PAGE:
Business Advocacy Agenda and Strategy

The Client

My client was the Botswana Chamber of Commerce, Industry and Manufacturing (BOCCIM), based in Gaborone, Botswana

The Challenge

As the peak, national representative of the business community in Botswana, BOCCIM is involved in a wide range of business advocacy activities. Often, these activities are poorly coordinated and undertaken in response to an immediate crisis or concern, rather than based on a clearly defined agenda or strategy. Furthermore, government has established a lot of consultative mechanisms involving business, which tend to dilute advocacy efforts and sap limited BOCCIM time and resources. The challenge was to identify a precise set of advocacy items for BOCCIM to pursue and to improve the ways the organisation goes about its advocacy.

The Process

In the first instance, I conducted research into the most pressing issues affecting business in Botswana. This involved a broad review of existing literature and documentation. This process led to the drafting of a discussion document outlining a wide range of issues.

I then consulted with the local business community –– BOCCIM members and others –– as well as government and various civil society organisations. These consultations sought to validate the findings of my desktop research and to better understand the kinds or issues that influenced government policymaking and the dialogue between business and government. It was also helpful to understand what kinds of advocacy strategies BOCCIM and others, had used in the past,, and what tended to work in the Botswana context. For example, often, advocacy that is too confrontational or too adversarial is unproductive; it can force government into increasing resistance, rather than opening up the channels for further dialogue and consideration of reform alternatives.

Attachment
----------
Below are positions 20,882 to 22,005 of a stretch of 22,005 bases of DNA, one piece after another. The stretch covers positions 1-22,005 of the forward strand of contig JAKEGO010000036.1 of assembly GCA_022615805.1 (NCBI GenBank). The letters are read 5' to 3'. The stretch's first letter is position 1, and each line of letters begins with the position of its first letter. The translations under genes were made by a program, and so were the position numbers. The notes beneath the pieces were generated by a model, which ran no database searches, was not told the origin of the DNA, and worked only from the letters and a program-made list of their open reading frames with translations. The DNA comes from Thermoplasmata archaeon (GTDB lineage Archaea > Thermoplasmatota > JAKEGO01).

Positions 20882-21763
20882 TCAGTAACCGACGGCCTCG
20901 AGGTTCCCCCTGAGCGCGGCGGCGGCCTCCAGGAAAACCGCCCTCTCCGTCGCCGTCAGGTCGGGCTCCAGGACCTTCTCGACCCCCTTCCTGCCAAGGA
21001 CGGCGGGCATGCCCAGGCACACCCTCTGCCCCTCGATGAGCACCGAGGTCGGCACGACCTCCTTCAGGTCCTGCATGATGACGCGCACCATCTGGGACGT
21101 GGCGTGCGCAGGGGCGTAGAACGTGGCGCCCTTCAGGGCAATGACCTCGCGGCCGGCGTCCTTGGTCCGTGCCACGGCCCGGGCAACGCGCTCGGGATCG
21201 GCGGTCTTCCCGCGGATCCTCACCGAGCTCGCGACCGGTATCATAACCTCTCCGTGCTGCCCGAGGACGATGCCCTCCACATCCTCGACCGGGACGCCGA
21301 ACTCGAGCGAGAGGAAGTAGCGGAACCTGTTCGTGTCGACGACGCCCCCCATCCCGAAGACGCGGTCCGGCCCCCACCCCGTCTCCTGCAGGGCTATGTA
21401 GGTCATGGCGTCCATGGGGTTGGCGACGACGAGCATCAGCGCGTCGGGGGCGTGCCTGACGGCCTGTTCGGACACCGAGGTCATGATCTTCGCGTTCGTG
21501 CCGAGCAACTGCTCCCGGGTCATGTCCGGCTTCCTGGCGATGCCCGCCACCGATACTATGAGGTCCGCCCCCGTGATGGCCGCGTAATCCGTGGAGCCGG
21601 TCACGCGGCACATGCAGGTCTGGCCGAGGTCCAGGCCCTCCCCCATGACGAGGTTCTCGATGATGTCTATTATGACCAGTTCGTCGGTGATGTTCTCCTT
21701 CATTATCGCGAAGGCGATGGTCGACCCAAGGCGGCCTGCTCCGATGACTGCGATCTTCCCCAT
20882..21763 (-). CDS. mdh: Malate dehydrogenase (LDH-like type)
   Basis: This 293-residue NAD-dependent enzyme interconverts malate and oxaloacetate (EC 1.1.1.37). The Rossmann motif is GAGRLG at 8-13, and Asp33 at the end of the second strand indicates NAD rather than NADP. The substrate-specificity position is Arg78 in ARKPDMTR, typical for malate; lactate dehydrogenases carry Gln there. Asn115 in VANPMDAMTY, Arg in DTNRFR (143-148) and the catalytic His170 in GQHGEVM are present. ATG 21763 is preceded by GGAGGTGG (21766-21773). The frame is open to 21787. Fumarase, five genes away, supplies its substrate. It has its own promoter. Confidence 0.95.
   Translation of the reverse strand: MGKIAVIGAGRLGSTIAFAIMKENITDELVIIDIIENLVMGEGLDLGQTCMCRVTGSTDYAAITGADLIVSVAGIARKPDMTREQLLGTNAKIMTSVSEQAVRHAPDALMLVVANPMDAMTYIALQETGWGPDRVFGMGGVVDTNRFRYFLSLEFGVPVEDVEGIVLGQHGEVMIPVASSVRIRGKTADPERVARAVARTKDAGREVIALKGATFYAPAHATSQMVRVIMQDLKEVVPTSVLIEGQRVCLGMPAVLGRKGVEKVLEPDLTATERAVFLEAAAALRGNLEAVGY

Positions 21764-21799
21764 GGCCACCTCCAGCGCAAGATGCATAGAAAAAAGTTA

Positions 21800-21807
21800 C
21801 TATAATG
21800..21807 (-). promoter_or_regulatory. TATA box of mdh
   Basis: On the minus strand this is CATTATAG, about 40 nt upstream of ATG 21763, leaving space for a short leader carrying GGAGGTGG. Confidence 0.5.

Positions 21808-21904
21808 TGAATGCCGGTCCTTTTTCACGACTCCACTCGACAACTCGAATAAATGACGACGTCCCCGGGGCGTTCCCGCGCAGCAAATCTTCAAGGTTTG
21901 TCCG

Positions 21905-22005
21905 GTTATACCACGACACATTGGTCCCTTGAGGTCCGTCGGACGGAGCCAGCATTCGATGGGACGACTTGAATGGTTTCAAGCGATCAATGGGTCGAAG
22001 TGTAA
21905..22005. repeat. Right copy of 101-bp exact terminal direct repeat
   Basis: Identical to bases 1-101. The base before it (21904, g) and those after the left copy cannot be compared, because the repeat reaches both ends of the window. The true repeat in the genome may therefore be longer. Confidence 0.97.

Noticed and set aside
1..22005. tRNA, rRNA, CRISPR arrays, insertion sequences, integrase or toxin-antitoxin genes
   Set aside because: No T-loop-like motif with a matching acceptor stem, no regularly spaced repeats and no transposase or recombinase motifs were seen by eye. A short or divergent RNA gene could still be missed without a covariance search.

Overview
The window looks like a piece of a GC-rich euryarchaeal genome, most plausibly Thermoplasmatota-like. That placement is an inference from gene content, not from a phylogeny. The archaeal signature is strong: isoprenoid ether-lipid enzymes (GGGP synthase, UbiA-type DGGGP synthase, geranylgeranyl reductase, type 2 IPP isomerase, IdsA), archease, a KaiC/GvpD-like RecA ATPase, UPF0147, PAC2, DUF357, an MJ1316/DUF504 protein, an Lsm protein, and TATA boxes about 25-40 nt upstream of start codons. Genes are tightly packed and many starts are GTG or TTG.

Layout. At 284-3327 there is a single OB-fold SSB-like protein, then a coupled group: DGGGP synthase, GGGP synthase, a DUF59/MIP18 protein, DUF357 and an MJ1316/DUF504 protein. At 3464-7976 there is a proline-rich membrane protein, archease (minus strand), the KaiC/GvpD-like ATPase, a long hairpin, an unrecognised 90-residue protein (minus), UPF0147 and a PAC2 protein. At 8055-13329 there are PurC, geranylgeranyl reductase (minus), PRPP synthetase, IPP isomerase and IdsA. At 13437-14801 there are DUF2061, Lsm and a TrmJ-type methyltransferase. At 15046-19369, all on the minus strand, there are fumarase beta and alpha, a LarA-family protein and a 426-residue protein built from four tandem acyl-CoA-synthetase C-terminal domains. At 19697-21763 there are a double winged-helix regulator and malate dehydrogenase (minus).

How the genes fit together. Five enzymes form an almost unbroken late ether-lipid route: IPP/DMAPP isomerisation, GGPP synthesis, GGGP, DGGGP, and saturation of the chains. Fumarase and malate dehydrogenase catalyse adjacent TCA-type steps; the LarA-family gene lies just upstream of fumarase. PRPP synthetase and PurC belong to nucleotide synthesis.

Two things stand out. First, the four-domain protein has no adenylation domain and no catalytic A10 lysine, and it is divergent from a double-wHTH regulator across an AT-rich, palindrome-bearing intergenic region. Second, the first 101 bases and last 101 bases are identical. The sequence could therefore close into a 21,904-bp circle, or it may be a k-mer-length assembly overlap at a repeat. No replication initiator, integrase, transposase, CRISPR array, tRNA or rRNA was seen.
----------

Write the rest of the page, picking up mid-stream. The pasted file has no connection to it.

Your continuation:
I presented the results of the above work to a BOCCIM members and directors. There was a robust discussion of these issues. This included a hard look at why BOCCIM struggled to successfully influence government policies, law and regulations.

In the next steps, I presented a range of advocacy strategies BOCCIM could employ. These ranged from small, short-term efforts, to long-term campaigns. Processes for linking research and evidence to advocacy efforts was given substantial attention.

The Outcome

The BOCCIM Board formally adopted the Advocacy Agenda and Strategy, which is currently being implemented. The agenda identifies short, medium and long-term advocacy items, and outlines a program of activities the chamber is following to become more successful in its advocacy efforts. This work then led to a membership promotion strategy, which included a focus on how businesses can become more closely involved in advocacy by joining the national chamber.

Lessons Learned

Business advocacy is a two-sided process. Robust advocacy, even when it is based on sound evidence and makes “common sense” is not always successful. It is important to ensure that advocacy efforts are tailored to the target audience. In some case, personal case studies and political persuasion is more effective than hard data.

Advocacy –– in the broadest sense of the word –– is the life of a business-membership organisation. While there may be value in forming an advocacy department or unit, all parts of the organisation should be involved in identifying and responding to issues of concern to members and the business community in general.

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